Mutare Finds 1 in 4 No Longer Answer Their Business Phone

Mutare Inc. released its 2023 Voice Network Threat Survey, which found that uncertainty remains across industries over how to protect against voice network attacks. Responses from cybersecurity and information technology professionals, Mutare found that 24 percent of respondents no longer answer their business phones as the amount of unwanted calls has skyrocketed.

What’s worse, 100 percent of respondents said voice threats have affected them negatively, an eye-opening statistic emphasizing the severity of the problem, which comes in the form of robocalls, spoof calls, scam calls, spam calls, spam storms, vishing (voice phishing), smishing (SMS, or text, phishing) and social engineering.

The Voice Network Threat Survey sought to gain insight into what impact nuisance and nefarious calls have on businesses, as well as what steps businesses take to safeguard themselves against outside threats.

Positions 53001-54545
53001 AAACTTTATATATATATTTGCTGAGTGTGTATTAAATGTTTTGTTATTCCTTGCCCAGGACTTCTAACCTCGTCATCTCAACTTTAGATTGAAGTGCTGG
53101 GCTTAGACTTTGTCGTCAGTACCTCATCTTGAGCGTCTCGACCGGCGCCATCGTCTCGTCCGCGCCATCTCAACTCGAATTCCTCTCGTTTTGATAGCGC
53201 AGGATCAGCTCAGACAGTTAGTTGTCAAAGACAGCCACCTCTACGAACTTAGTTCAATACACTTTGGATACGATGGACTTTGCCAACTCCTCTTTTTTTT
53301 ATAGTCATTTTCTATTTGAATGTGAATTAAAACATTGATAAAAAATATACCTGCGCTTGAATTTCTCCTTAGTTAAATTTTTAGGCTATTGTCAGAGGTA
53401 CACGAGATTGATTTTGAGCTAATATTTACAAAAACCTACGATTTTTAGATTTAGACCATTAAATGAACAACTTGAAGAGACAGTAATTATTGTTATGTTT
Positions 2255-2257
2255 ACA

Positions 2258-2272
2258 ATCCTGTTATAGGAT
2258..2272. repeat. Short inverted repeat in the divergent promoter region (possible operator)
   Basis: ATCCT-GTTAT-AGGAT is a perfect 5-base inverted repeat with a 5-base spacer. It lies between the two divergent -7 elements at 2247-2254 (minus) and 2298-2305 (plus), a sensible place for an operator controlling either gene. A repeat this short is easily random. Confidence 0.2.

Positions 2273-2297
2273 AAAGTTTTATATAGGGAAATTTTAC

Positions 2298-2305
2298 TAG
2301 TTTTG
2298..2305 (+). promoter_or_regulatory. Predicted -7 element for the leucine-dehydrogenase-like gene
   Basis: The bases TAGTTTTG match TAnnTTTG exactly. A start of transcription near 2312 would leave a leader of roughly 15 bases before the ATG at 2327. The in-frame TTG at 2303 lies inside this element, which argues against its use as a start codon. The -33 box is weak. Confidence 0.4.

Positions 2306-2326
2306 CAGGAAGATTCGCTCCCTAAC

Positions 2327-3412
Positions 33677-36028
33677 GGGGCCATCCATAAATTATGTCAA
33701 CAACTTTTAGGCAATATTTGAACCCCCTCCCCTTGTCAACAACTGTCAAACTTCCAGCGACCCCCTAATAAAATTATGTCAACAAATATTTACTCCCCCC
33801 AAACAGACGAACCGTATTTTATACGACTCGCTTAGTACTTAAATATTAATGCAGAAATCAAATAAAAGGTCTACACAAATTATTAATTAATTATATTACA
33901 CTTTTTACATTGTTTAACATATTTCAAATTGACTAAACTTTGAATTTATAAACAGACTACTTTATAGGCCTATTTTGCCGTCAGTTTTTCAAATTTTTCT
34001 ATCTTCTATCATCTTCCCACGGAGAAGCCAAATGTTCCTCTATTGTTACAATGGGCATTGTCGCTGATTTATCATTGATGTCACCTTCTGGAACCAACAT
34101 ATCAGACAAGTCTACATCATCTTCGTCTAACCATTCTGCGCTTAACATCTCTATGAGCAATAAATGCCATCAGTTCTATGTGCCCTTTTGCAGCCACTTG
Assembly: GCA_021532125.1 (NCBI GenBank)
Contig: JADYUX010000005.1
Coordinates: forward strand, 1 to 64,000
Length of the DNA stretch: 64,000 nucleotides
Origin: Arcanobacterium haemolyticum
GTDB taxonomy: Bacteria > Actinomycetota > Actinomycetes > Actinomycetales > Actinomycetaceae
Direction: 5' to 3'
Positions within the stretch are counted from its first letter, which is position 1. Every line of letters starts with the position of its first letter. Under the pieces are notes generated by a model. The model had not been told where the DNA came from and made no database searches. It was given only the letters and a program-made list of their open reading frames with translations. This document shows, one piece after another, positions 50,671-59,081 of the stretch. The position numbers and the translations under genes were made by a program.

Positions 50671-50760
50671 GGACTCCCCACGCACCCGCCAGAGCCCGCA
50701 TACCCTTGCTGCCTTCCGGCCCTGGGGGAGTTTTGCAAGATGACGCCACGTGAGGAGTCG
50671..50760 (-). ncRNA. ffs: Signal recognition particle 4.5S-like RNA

The report found people are changing how they interact with the voice channel. In addition to the 24 percent of people who don’t answer their business phone, another 46 percent said they were cautious with unknown callers.

About half of the respondents have turned to training to solve the problem, but training alone is inadequate to address this threat.

Mutare’s Index of Unwanted Traffic shows year-over-year growth in the share of unwanted calls businesses received, with this year’s survey finding that an average of 10 percent of calls across industries are unwanted.

Tellingly, 28 percent of respondents have no idea what percentage of their voice traffic is unwanted, and 31 percent believe it is greater than one in 10 — showing that even though people recognize the problem, they don’t know how to measure it.

Nearly one in five respondents (19 percent) confirmed their organization experienced a voice-based attack in the last 12 months, while 49 percent said theirs had not.

However, a whopping 37 percent did not know if their organization faced an attack — which could indicate that companies are reluctant to disclose security incidents, even to their own employees.